Use technology to help raise awareness i.e. include information about dementia/symptoms and invite patients to attend for screening to establish early diagnosis on the surgery website and electronic display screen.

    Claire Puckey attended the March 2017 Patient Participation Group meeting at which a number of points were raised in relation to the staff awareness. KA advised that staff tend to remain at the surgery a long time so they get to know the patients personally. RA advised that care plans and annual reviews help to keep track of patients and a lot of patients remember they have an appointment and tend to arrive very early. They also tend to come into the surgery to book their appointments which means they have a printout of the appointment to aid memory. The staff do their very best to accommodate the patients' needs if any confusion arises. It was pointed out that a lot of work is in place for newly diagnosed and end of life care but perhaps not so much is done for those in the middle of these ranges.

  • To ensure that the surgery environment is dementia friendly.

    With the support of Claire Puckey (Dementia Friendly City Co-ordinator, Plymouth City Council), a member of staff did a walk around the surgery to look at how the environment could be improved e.g. with signage changes, to ensure that it is as easy as possible for patients with dementia to access the surgery. Changes such as yellow signage and picture and text signage have been implemented.

    Discussed with Patient Participation Group in March 2017 about holding a health fair at the surgery. Date to be arranged.

  • Ensure that clinicians are appropriately trained with the latest guidelines.

    The surgery will identify any gaps in the clinical staff's knowledge about dementia and specialist training input from a local older person's mental health consultant on e.g. the latest guidelines on identifying dementia, initiating treatment etc will be arranged via Claire Puckey (Dementia Friendly City Co-ordinator, Plymouth City Council) and Rachel Silcock (Strategic Commissioning Manager, Plymouth City Council).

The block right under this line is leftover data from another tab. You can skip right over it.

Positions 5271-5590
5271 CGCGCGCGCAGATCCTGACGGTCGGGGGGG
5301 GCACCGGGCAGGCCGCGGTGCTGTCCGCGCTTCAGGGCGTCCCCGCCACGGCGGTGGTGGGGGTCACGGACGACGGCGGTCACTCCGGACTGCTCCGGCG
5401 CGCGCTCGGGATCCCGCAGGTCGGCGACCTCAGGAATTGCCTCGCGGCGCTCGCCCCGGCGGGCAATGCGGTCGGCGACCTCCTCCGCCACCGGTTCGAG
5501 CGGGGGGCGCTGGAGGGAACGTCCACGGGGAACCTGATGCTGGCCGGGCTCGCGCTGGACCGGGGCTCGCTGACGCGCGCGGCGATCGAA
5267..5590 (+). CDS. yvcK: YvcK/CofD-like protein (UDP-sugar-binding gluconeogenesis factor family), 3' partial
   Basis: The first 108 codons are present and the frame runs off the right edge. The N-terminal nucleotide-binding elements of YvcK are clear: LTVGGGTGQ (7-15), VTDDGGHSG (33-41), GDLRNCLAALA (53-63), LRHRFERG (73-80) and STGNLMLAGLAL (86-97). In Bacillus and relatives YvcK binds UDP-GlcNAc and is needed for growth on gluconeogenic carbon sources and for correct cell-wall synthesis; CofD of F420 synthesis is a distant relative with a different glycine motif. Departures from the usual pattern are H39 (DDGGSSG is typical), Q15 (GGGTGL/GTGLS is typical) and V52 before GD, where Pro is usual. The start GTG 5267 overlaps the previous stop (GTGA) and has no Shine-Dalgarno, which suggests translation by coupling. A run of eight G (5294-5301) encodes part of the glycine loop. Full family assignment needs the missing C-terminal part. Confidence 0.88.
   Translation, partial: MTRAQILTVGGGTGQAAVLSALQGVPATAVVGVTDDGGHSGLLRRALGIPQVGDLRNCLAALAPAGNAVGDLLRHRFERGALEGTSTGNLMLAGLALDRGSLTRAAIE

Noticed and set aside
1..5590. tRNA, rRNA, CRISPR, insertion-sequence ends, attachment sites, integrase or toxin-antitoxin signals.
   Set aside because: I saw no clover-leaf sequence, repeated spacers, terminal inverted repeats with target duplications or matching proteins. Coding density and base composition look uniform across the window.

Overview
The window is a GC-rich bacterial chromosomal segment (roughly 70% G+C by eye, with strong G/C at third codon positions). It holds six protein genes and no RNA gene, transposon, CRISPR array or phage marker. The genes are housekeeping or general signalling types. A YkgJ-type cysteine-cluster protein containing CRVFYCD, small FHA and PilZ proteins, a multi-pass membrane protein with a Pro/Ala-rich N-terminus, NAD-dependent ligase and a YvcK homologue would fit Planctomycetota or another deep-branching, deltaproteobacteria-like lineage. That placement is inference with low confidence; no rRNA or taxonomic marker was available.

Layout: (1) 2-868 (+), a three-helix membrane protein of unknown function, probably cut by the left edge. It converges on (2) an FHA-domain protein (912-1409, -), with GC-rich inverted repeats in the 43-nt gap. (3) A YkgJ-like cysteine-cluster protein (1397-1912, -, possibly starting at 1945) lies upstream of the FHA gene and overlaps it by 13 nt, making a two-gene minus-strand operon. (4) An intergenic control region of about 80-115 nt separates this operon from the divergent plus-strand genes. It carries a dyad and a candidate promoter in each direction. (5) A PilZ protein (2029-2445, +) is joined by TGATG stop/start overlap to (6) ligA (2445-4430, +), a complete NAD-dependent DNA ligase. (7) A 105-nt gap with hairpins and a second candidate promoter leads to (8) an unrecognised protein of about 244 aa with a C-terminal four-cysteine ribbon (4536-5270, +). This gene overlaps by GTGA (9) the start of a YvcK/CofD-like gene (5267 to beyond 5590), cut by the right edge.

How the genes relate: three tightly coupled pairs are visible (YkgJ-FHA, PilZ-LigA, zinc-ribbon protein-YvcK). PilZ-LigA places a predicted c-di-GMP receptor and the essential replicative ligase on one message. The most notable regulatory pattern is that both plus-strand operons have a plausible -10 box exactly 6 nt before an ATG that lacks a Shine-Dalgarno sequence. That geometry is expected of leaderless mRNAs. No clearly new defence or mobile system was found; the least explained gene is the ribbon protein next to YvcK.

• Improve the level of support offered to patients with dementia and their carers.

    Ensure that all patients with dementia and their carers are made aware of local services that they can gain support from e.g. Alzheimer's Society, Caring for Carers, Age UK Plymouth etc.

    Consider offering patients with a diagnosis of dementia and their carers, appointments with a Dementia Support Worker based in an available meeting room within the surgery, to enable them to have ease of access to practical and emotional support on a half day per month.

    Encourage and promote discussion on advanced care planning (ACP) to prevent future crises (patients with dementia have a time-limited opportunity to make ACP decisions regarding financial and health and welfare matters)

    Offer carers an annual health check.

  • Review surgery HR policies.

    Support staff members if they are needed to support any family members with dementia.

    Support staff members that may be diagnosed with dementia enabling them to remain in work safely for as long as possible. The practice has had previous experience of this in the past and feels this is an area that we can work on.

  • Identify patients with dementia and their carers, flag on surgery system and ensure all staff are aware.

    Highlight patients with dementia and their carers on the surgery computer system.

    Keep an up to date list of vulnerable patients and their carers.

    Understand family dynamics and if there is any conflict.

    Prioritise appointments and telephone conversations for patients with dementia and their carers e.g. offer appointments at a time to suit the patient and carer (always offer later ones so that a telephone reminder service can be provided on the day and also offer double appointments if needed).